Rankin has sustained his provisional and improvisatory method of working so that the meanings and interpretations remain manifold, limited only by the spectator's imagination. When he worked in Barcelona, for instance, he began to photographically record moving models, often synthesising different movements. At the same time he ruthlessly eliminated any hints of spatial setting so that the figures, rather than being located somewhere specific, merely inhabit an indeterminate void. In order to keep the paintings weighty and substantial though he deployed layers of household gloss and meatier oil (working both thinly and thickly is one of his professional instincts).
These paintings are unmistakably influenced by photography, the figures (vague presences) being blurred and foggily immaterial. The only evidence of their humanity in the 'Torso' series particularly is the meticulous depiction of salient and emotive bodily parts, (mouth, nipples, navel and pubic hair).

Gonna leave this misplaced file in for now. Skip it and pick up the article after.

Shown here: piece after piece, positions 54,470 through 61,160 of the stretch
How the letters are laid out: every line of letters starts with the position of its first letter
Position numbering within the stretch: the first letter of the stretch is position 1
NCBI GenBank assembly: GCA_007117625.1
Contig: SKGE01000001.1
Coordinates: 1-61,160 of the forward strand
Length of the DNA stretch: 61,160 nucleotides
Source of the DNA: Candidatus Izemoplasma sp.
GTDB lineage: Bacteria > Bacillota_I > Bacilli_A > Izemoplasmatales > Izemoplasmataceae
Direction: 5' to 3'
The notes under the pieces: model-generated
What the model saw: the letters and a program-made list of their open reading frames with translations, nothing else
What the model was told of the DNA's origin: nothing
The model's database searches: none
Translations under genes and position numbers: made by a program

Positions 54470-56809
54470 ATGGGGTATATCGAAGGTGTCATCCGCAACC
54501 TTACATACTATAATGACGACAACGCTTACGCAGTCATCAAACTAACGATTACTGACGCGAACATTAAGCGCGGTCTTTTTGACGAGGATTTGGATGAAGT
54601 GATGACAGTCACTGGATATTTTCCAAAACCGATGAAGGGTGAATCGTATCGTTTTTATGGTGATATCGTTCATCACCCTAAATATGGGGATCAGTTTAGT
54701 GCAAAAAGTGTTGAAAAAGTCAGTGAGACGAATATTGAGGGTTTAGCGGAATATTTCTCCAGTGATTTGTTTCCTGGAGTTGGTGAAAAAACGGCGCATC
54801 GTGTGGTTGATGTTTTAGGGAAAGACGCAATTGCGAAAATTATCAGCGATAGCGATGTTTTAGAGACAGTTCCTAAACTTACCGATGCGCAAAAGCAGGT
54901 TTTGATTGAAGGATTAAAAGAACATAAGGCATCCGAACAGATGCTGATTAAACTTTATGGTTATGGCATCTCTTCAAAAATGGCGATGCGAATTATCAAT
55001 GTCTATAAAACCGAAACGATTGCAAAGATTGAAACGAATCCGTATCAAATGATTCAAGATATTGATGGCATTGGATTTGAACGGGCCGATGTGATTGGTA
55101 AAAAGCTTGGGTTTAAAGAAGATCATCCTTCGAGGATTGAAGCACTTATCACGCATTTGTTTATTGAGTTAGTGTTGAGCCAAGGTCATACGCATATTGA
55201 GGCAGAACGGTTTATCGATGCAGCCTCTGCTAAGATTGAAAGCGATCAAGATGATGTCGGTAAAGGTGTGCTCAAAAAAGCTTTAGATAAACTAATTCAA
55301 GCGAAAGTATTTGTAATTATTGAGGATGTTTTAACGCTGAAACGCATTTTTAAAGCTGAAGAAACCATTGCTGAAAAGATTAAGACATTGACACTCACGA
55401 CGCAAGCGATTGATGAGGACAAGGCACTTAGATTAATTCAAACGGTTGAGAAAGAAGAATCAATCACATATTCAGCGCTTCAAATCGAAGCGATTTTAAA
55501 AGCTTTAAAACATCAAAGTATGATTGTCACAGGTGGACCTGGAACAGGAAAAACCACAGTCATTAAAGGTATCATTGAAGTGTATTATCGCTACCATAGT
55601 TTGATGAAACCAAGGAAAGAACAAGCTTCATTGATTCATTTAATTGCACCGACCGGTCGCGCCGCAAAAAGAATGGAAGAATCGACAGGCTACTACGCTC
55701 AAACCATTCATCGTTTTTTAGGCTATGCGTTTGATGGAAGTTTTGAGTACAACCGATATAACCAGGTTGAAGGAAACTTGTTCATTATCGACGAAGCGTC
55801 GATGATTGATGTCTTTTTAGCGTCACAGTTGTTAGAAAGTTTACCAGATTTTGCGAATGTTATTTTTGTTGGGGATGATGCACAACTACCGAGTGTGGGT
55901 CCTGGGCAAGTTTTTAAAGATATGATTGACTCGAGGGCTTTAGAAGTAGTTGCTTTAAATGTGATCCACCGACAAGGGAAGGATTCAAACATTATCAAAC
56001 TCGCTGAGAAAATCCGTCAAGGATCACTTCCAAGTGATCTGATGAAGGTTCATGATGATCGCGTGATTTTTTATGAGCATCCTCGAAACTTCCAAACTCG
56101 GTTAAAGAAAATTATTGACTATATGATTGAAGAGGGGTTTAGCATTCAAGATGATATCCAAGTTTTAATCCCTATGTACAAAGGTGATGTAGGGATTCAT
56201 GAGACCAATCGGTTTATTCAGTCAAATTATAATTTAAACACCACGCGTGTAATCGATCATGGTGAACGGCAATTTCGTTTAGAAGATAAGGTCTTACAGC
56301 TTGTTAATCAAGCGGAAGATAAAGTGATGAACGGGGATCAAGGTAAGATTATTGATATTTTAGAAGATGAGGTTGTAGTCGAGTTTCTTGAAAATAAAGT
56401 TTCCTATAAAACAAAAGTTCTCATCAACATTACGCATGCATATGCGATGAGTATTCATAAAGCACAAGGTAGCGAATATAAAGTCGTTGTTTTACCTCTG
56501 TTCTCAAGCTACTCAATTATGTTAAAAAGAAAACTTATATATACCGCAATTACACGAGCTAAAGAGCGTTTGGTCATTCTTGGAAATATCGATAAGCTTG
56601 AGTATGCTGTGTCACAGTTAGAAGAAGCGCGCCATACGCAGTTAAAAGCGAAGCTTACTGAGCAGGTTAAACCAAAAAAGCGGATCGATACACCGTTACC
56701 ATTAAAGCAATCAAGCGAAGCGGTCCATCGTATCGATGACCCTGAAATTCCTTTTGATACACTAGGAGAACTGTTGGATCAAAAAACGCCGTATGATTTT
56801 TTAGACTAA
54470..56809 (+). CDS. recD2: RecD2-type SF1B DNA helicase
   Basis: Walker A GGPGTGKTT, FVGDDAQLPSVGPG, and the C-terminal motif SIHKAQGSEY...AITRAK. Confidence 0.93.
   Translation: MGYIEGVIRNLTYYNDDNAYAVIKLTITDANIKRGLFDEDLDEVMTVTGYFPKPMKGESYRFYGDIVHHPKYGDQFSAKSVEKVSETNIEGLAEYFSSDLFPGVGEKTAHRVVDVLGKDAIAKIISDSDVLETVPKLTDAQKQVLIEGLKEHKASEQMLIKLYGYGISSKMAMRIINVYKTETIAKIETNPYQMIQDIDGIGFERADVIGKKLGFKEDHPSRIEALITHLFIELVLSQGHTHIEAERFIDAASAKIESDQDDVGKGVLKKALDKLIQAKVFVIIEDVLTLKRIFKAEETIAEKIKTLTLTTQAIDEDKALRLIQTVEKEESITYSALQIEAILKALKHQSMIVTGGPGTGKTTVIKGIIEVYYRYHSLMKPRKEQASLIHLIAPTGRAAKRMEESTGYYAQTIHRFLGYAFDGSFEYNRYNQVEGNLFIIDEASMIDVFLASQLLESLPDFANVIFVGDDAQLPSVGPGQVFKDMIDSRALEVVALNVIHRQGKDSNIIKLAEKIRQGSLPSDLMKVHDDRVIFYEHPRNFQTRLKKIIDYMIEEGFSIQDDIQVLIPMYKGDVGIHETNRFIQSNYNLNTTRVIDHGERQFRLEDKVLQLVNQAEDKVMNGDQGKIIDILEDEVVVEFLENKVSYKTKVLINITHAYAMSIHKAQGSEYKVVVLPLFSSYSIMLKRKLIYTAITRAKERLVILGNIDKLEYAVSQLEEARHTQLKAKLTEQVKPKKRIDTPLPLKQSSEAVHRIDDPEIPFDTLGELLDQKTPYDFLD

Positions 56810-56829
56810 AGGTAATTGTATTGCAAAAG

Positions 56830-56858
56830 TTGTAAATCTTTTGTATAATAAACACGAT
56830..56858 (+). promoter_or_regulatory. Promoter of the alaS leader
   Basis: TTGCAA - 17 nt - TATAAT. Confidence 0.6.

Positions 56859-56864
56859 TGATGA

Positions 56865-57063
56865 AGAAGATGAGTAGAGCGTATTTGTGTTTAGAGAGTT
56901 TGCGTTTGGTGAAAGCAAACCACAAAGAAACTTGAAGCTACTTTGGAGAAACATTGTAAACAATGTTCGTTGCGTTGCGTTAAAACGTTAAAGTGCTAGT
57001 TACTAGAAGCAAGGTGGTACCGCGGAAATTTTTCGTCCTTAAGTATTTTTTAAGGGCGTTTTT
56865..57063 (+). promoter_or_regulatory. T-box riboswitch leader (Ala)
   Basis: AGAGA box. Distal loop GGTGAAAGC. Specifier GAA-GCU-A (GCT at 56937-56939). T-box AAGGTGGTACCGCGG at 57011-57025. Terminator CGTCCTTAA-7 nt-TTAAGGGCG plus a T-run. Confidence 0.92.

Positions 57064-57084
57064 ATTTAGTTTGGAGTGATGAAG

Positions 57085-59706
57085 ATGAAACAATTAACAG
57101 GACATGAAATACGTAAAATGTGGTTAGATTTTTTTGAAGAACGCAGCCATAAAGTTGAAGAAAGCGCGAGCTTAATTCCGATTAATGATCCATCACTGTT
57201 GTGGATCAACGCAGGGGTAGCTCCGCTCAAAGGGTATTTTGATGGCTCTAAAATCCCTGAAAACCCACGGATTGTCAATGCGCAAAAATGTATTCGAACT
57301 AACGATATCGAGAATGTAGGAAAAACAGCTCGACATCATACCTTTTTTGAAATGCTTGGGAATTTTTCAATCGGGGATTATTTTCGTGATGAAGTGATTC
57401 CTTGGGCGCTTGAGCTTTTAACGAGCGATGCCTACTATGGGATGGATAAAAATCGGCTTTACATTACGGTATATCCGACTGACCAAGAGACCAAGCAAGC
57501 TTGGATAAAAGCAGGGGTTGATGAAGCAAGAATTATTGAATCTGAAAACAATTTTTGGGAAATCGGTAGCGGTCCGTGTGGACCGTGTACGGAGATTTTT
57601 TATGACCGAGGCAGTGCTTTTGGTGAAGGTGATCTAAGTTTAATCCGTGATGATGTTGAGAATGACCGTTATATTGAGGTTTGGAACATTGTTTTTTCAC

Since his return from Spain, these procedures, wherein 'things happen in paint', have recurred to a greater degree. One painting, for instance, contains three presences or apparitions strangely composed (one appears to be walking in mid air). Why are they androgynous? What are they looking at? Why donít they look at each other? Are they perhaps called Vladimir, Estragon and Pozzo?
Elsewhere are figures which, drained of colour, resemble scapegoats. These are the inhabitants of the existential void, of Lear's 'blasted heath', Dante's 'Purgatory' or of 'Ground Zero'. They survive as tragic metaphors of human vulnerability and alienation. Paradoxical though it may seem however, I believe that this work is ultimately affirmation, an endorsement of E.M. Foster's humane injunction, 'Only connect'.